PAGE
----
Have you ever had a similar conversation with your kids? You really want to engage in their school lives, but they don’t have much to say. You are genuinely interested in what they are doing, but the kids give you one-word answers. Perhaps changing the questions you ask would help.
Today, I want to focus on one of our Dalat Student Outcome Statements from the “Scholarship” category: “A Dalat student communicates skillfully by asking meaningful and relevant questions.” We want our students to learn how to ask questions that are pertinent to the conversation, thoughtful, and worth the time to ask and answer. For adults, modeling good questioning is one way to help them learn.
Often, the quality of responses is related to the quality of the questions themselves. We already know that asking “yes/no questions” will not elicit a very thorough response. It’s also important that our questions demonstrate an understanding of and value for the person we are talking to. If we ask kids the same question every day, they don’t necessarily perceive that we really care about the response. Perhaps try some of these questions instead:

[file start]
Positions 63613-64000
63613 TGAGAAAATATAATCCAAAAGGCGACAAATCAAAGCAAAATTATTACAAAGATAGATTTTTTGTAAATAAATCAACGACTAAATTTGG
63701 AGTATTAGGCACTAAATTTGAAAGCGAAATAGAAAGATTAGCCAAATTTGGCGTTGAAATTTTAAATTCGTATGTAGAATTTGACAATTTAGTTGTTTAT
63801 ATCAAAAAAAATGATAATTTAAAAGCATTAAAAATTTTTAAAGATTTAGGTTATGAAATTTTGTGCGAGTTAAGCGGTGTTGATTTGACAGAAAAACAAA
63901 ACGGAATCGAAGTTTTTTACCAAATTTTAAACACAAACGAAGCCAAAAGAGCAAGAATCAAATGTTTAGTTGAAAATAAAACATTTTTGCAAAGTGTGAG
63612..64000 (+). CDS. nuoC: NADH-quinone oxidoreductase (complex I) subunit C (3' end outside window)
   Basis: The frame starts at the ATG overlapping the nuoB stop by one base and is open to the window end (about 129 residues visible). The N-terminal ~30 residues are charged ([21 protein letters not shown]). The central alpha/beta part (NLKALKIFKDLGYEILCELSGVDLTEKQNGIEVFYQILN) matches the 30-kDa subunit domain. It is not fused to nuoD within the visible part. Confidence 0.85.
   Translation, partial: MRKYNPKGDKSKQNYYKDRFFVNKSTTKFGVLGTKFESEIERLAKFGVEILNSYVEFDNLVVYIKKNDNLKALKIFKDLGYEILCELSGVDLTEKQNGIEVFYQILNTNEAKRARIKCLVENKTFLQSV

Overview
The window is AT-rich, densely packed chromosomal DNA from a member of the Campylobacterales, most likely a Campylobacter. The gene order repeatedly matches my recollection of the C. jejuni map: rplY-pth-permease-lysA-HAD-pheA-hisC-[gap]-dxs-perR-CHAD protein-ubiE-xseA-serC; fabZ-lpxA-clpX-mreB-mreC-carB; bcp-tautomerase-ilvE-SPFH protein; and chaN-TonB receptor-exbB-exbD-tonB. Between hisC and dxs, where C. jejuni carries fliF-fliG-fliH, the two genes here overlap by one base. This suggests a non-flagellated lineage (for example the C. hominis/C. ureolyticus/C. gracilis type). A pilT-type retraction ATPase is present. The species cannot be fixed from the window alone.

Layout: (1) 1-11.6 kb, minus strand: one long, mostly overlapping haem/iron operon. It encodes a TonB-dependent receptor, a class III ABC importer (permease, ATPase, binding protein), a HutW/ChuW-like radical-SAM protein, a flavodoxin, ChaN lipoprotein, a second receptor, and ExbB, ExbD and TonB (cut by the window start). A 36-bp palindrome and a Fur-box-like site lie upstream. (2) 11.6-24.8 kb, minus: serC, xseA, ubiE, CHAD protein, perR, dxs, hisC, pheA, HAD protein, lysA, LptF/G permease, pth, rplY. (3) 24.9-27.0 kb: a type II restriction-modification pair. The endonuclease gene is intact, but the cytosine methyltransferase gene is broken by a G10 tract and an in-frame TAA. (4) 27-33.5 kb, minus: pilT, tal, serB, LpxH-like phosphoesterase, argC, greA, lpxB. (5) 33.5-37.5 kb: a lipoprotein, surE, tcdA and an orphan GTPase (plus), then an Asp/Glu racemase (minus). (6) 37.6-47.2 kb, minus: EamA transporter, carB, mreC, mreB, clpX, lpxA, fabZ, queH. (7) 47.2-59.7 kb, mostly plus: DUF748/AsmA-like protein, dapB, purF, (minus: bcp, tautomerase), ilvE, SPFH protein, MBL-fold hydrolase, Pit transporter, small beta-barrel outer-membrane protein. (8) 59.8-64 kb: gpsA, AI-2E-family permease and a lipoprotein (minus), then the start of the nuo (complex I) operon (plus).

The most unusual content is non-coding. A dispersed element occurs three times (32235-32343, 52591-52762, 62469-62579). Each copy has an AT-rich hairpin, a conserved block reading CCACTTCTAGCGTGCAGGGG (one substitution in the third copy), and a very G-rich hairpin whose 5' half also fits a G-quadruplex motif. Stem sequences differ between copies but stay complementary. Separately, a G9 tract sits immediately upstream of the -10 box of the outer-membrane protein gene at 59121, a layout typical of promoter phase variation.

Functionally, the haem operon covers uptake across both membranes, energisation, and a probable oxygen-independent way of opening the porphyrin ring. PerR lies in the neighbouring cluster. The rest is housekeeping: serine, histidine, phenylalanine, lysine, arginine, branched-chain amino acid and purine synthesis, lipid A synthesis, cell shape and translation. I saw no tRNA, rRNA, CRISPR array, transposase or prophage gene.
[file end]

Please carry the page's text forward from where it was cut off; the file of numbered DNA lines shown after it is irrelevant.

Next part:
“Tell me about something you enjoyed today.”
“Tell me about something that made you angry today.”
“Who did you eat lunch with? What do you like about that person?”
“What was the most difficult question on your math test today?”
Try encouraging your kids to ask you questions, too. After you ask them something about their day, encourage them to ask a question about your day. This will help them to practice asking questions and also help to build your understanding of one another.
In my middle school Student Advisory Team (SAT), we often play a game called “Hot Seat.” One person is on the hot seat, and they are to answer questions. Everyone else in the group takes turns asking questions. The students often start out with simple questions, like “What’s your favorite color?” but they quickly move on to deeper and more meaningful questions. Something like this might work in your family. If it doesn’t, keep trying different questioning strategies until you find something that is effective with your children. Most importantly, don’t stop asking questions.